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Characterization of Conditional Disease-Free Survival in Patients With Ovarian Cancer

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Key Points

  • Conditional disease-free survival increased from 64% to 98% after 1 to 5 years of survival.
  • Conditional disease-free survival increases were greatest in patients with poorer initial prognosis.

In a study reported in the Journal of Clinical Oncology, Kurta et al calculated conditional disease-free survival estimates among ovarian cancer patients, showing that odds of remaining disease free improve with a longer disease-free period from initial remission.

Improved Conditional Disease-Free Survival Over Time

The study involved 404 patients form the Hormones and Ovarian Cancer Prediction case-control study who had achieved remission after diagnosis of ovarian, fallopian tube, or peritoneal cancer.

Median disease-free survival was 2.54 years (range = 0.03–9.96 years), and 3-year disease-free survival was 48.2%. The probabilities of surviving an additional 3 years without recurrence after surviving 1, 2, 3, 4, and 5 years were 63.8%, 80.5%, 90.4%, 97.0%, and 97.7%, respectively.

Greatest Increase in Women With Poorer Baseline Prognosis

Initial differences in 3-year disease-free survival according to age, stage, histology, and grade decreased over time. For example, whereas 3-year disease-free survival estimates ranged from 28.8% to 95.2% for histology subgroups at baseline, the range of estimates according to subgroup for patients surviving 5 years was 90.9% to 100%. The greatest increases in the conditional 3-year disease-free survival estimates were observed in older women and those diagnosed with stage III/IV disease, serous tumors, and poorly differentiated tumors.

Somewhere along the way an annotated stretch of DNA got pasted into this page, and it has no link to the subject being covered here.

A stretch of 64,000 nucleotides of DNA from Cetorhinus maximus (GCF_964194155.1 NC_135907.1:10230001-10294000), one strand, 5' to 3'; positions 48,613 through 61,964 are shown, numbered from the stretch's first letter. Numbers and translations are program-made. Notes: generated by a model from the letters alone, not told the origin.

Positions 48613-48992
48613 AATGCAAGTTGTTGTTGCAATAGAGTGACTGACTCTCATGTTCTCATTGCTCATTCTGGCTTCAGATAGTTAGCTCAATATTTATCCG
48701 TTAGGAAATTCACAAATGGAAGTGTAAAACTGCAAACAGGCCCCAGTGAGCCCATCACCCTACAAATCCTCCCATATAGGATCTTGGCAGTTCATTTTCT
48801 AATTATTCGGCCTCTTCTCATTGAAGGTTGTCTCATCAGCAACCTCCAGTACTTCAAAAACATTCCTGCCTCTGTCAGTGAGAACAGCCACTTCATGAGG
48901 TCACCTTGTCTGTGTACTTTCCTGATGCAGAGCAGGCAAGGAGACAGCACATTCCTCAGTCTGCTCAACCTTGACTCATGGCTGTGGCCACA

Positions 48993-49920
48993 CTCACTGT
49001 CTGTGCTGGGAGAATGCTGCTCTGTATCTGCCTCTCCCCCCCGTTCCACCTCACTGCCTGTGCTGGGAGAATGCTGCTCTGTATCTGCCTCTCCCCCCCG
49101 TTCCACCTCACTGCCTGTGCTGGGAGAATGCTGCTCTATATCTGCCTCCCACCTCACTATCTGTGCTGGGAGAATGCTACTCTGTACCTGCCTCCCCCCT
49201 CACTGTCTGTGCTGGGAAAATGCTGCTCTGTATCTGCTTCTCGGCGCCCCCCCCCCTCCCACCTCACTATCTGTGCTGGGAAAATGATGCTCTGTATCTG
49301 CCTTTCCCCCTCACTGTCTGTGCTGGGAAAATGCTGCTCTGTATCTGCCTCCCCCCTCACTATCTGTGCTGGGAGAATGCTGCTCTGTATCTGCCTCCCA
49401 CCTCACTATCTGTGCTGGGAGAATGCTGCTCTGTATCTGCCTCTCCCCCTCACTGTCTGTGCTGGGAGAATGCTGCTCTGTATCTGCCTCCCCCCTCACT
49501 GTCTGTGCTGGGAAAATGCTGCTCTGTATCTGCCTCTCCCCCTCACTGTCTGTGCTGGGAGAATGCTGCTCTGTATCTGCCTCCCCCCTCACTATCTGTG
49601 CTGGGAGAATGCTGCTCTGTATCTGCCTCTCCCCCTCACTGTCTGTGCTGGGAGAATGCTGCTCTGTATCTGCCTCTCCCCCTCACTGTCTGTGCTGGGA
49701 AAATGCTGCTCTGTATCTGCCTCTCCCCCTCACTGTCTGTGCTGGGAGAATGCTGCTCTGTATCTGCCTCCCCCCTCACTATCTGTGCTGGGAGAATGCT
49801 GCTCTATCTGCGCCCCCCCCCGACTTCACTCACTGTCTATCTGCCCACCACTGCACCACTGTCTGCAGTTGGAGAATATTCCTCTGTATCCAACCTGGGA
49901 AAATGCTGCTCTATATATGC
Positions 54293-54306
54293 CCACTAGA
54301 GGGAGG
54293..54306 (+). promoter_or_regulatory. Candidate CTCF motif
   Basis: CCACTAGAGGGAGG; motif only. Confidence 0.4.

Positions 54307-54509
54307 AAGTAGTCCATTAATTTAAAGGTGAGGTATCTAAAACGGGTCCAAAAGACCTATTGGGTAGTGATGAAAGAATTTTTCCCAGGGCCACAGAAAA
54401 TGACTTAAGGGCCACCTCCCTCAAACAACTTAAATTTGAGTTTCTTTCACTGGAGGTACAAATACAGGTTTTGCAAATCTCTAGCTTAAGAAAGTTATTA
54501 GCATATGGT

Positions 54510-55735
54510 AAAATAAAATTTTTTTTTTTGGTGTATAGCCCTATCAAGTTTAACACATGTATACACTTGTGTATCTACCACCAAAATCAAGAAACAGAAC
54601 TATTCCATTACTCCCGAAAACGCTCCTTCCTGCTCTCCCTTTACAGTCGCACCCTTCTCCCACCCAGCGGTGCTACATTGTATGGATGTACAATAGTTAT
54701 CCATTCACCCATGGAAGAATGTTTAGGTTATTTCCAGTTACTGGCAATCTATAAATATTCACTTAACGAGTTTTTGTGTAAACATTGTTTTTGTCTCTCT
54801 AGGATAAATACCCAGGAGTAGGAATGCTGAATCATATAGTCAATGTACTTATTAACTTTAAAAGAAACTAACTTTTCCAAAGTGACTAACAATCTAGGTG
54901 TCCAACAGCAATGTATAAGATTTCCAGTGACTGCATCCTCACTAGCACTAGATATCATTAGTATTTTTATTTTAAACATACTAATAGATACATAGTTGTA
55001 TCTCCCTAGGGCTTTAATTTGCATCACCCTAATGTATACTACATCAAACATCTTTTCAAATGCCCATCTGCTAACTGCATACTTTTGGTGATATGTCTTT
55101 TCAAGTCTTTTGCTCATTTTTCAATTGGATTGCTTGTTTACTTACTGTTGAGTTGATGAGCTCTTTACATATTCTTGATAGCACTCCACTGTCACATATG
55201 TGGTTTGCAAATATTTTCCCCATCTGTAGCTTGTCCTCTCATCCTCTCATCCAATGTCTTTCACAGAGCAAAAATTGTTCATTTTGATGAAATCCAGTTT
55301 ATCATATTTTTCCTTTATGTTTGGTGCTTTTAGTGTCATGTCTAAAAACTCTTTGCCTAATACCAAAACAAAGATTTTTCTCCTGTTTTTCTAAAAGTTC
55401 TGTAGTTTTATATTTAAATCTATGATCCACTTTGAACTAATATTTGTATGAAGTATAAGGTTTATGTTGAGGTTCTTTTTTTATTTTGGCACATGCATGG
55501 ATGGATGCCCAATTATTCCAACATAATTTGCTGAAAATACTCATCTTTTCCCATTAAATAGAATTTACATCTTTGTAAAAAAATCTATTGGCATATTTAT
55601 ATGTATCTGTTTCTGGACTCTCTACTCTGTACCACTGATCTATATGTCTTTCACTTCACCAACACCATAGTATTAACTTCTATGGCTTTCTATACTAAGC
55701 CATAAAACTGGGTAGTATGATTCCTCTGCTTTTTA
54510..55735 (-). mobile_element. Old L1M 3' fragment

The investigators concluded: “[Disease-free survival] estimates for patients with ovarian cancer improved dramatically over time, in particular among those with poorer initial prognoses. Conditional [disease-free survival] is a more relevant measure of prognosis for patients with ovarian cancer who have already achieved a period of remission, and time elapsed since remission should be taken into account when making follow-up care decisions.”

Brenda Diergaarde, PhD, of University of Pittsburgh Cancer Institute, is the corresponding author for the Journal of Clinical Oncology article.

The study was supported by grants from the National Institutes of Health. The study authors reported no potential conflicts of interest.

The content in this post has not been reviewed by the American Society of Clinical Oncology, Inc. (ASCO®) and does not necessarily reflect the ideas and opinions of ASCO®.


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